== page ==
Maui Vacation Rental (Transient Accommodations) FAQ: 2022 Update

Posted by Courtney M. Brown on Monday, June 13th, 2022 at 2:08pm.


This is an update to a post I wrote in 2017.  Since writing that post, there have been updates to the county code and new legislative proposals affecting short-term rentals.  Maui, like many places around the US that are popular vacation destinations, has grappled with affordable housing and workforce housing.  In 2022, a moratorium was passed on the approval of new transient accommodations, as well as the implementation of a new long-term rental tax category to incentivize owners to tenants for 12 months or longer to create more housing.   

When purchasing a property on Maui, it's important to understand the possible uses of the property with regard to how it can be rented (long-term, short-term, limited short-term (by virtue of AOAO or HOA rules for example), or both).  As a realtor here on Maui, working primarily in resort areas, the most frequently asked questions I encounter are "can I vacation rent this property when I'm not using it?" and, if so, "can I manage the property myself on a website like VRBO or AirBnB?".  

The answer is, it depends. It isn't always straightforward, as there are several factors to consider that may govern the use of the property as a short-term Transient Vacation Rental (TVR), including, but not limited to, state laws and statutes, Maui county zoning rules and regulations, and CC&R's (Declaration of Covenants, Conditions, and Restrictions). 

For the most part, it is easier to rent condominiums short-term than homes due to zoning, county ordinances, particularly the 5-year ownership requirement prior to application to permit a home for short-term rentals, along with the limited number of available permits, which are capped by area.

The county has put some regulations in place, which do require an on-island manager, and my recommendation is to hire a licensed property manager specializing in either short or long-term rentals (whichever you need).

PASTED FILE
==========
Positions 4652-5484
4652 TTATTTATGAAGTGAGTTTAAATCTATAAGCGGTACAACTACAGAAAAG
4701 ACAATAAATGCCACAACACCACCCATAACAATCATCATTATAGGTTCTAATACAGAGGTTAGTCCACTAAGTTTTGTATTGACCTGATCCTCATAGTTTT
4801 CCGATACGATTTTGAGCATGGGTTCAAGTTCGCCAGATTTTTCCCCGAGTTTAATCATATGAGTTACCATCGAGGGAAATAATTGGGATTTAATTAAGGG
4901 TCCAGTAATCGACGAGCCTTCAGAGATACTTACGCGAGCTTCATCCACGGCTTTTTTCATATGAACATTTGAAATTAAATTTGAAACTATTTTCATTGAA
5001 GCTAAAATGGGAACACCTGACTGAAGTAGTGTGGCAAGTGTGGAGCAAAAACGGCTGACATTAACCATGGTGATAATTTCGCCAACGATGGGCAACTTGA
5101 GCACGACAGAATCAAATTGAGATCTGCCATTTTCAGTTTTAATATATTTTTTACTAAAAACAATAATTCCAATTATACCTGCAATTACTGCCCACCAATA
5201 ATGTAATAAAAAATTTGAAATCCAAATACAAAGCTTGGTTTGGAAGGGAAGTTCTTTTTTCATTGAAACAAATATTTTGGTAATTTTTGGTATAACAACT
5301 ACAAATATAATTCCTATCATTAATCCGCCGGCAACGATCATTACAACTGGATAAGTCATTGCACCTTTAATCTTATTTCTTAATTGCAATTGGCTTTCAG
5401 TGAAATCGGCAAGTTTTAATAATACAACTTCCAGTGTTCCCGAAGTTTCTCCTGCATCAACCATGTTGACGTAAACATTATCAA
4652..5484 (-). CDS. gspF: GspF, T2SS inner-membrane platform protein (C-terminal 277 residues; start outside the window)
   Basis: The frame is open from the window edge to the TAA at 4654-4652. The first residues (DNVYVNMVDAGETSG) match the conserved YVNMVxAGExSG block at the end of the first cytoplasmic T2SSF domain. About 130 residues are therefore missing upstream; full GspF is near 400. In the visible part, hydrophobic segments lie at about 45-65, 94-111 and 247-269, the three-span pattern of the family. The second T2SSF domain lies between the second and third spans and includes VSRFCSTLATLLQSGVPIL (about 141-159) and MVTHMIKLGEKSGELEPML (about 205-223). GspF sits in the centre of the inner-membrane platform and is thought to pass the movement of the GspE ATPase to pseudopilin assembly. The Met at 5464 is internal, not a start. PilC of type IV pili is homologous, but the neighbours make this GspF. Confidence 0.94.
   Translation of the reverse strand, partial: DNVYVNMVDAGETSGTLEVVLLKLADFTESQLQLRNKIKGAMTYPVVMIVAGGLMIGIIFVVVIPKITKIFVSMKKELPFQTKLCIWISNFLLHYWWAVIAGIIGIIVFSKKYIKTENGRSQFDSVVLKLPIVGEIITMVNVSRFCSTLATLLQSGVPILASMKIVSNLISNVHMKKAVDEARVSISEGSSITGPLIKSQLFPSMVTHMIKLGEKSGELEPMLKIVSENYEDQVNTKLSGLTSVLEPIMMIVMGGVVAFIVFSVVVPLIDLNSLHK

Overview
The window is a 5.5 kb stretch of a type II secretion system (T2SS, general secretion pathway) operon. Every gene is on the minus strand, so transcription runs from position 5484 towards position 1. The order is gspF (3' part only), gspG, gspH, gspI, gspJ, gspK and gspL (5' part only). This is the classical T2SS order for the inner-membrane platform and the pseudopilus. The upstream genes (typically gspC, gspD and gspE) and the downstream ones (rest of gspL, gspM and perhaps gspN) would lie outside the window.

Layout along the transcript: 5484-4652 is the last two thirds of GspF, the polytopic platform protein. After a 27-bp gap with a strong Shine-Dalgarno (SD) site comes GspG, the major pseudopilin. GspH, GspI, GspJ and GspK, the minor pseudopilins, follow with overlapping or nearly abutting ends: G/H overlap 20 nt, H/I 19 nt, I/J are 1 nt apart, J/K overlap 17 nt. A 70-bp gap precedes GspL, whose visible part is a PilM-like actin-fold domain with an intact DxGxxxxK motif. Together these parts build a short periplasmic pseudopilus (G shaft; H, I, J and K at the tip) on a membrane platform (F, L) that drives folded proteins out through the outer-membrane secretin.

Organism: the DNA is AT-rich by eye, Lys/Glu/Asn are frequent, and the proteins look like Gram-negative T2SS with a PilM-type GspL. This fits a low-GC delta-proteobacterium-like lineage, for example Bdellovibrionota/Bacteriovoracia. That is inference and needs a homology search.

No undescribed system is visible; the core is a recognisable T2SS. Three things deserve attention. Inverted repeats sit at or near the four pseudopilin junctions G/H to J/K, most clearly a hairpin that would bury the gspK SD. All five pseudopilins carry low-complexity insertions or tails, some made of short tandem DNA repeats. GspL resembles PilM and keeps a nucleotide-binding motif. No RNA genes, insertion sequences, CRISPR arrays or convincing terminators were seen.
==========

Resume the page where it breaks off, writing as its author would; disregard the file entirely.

While this does come at an expense to owners and guests alike, it is important to have an on-island manager for tenants in case there is a leak or issue with the property, as well as for owners, to prevent property damage.  It also protects consumers from online scams for both short and long-term rentals.   I often get calls from people planning their vacation here on Maui and considering a home instead of a condo or hotel. The calls sometimes come when it just seems too good to be true; at other times, it's after they've paid deposits and can't reach their contact; and some come after they google the address and see the home is listed for sale.  Unfortunately, in almost all of these cases, the property is not a legitimate rental.  Photos are simply taken from websites and used in online ads in a rental scam. 

Below are some of the questions I'm asked most often and links to helpful resources and source information.  As always, interested parties are advised to do their own due diligence, as county zoning rules and ordinances may change over time.


For the purpose of the information below, "Transient Vacation Rental" or "TVR" is used interchangeably with the terms short-term rentals and vacation rentals. 

1. What is a Transient Vacation Rental (TVR)?

Per Maui County's website, a TVR (short-term or vacation rental) is any rental of a housing unit for less than 180 days. 

The Maui County Code Chapter 19.37 prohibits transient vacation rentals outside of the hotel district. 

2. What if the property I'm considering does not fall under Maui County's Code's Hotel District?  Can I still rent it short-term as a TVR?

Per the Maui County TVR FAQ webpage: "an estimated 16,000-plus TVRs may operate legally in the County, many in multi-unit buildings, along with several hundred single-family units. They operate legally because they are in an approved zoning district (hotel, business, historic, etc). Those that are not in approved districts and are operating legally, have applied for and received a “conditional permit” that is required to conduct a vacation rental business in a residential, rural or agricultural zoned district."

Per the current county code (County Code Chapter 19.12.20 section G), TVRs of condominiums are permitted in apartment zoning (A-1 and A-2) if they meet the following criteria:

1. The building or structure received a building permit, special management area use permit, or planned development approval that was lawfully issued by and was valid, or is otherwise confirmed to have been lawfully existing, on April 20, 1989.
2. Transient vacation rental use was conducted in any lawfully existing dwelling unit within the building or structure prior to September 24, 2020 as determined by real property tax class or payment of general excise tax and transient accommodations tax.
3. The property owner or operator holds general excise tax and transient accommodations tax licenses and is current in payment of State and County taxes, fines, or penalties assessed in relation to the transient vacation rental.
4. If a building or structure is reconstructed, renovated, or expanded, transient vacation rental use is limited to the building envelope and number of bedrooms that can be confirmed as approved or lawfully existing on April 20, 1989.